Water and Environmental Affairs Minister Edna Molewa has urged communities, particularly those adjacent to the Kruger National Park, to be vigilant and report any suspicious activities that may be linked to rhino poaching.
Edna Molewa says communities must play a role in preventing rhino poaching. Image: GCIS
"Communities living in close proximity to the Kruger Park are often aware of the plight of the rhino and all the steps being taken by the government and institutions such as SANParks, as well as the private sector to combat the scourge of rhino poaching," said Molewa.
Speaking at the first international World Wildlife Day, on Monday (3 March), at the Kruger National Park, Molewa appealed to communities to join hands and work together to fight these criminals. She added that the country is being robbed of heritage by criminals with no respect for the nation.
The Minister was joined by Mbombela Mayor, including members of the Mdluli Tribal Authority, Matimbela, Nkambeni, Daatjie, Hoxani and Msogwaba Tribal Authorities and learners at Pretoriuskop to celebrate the international World Wildlife Day.
The gathering is in line with the adoption at the 40th anniversary of the Convention on International Trade in Endangered Species of Wild Fauna and Flora (CITES) in 2013 of a resolution that 3 March of each year be celebrated as World Wildlife Day. World Wildlife Day
The United Nations General Assembly on 20 December last year adopted this Resolution making 3 March a day which the world can celebrate the many beautiful and varied forms of fauna and flora.
The Department of Environmental Affairs, as the national management authority for CITES in South Africa, was requested by the CITES Secretariat to observe and raise awareness of World Wildlife Day in an appropriate manner, in accordance with national priorities.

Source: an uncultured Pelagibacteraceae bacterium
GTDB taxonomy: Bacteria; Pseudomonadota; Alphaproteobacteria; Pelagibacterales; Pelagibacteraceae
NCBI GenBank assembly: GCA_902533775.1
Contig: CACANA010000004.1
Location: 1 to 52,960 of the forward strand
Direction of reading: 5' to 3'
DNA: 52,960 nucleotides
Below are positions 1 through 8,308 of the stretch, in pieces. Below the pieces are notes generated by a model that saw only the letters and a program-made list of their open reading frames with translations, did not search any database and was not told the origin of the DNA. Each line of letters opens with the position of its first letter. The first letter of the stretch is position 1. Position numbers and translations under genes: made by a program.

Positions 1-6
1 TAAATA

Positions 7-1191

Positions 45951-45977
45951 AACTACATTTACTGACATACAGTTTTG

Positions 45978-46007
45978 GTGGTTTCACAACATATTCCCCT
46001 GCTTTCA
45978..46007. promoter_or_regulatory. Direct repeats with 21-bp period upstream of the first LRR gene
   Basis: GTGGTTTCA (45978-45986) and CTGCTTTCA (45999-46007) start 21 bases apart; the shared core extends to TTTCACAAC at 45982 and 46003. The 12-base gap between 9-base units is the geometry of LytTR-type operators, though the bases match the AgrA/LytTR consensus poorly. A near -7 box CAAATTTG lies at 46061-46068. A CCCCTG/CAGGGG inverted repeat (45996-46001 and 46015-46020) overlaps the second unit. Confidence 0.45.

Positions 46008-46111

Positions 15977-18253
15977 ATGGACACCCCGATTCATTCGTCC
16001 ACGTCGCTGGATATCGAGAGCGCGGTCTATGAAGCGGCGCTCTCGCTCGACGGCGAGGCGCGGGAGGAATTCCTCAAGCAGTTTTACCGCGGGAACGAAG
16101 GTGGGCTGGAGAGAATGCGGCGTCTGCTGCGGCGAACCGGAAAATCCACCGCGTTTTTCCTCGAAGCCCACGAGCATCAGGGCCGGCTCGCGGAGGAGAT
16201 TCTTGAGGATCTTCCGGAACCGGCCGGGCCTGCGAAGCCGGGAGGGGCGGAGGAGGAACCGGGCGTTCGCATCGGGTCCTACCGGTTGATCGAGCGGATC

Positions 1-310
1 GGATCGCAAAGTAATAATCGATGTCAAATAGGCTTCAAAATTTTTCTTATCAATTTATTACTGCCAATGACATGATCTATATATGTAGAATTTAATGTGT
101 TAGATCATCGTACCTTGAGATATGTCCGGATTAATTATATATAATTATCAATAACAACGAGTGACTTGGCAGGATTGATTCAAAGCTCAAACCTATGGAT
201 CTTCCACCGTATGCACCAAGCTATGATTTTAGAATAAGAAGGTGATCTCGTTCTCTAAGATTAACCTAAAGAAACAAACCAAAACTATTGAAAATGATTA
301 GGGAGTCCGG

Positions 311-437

Molewa emphasised that the objective of the celebration is not only to honour the many beautiful and varied forms of fauna and flora, but to raise awareness of the multitude of benefits that wildlife provides to people and includes stepping up the fight against wildlife crime.
"Wildlife crimes, including rhino poaching, are among the most significant syndicate-led crimes of our time. These crimes rank among drug trafficking, arms smuggling and human trafficking as the top syndicate crimes in the world today," she said.
"South Africa is not immune to the challenges posed by crimes that have a significant impact on the environment and ultimately the economy of our country through the effects they have on tourism and job creation," she added.
She said that solutions need to be sought in partnership with stakeholders in the rhino and wildlife industries including communities, the government and enforcement and security authorities in South Africa.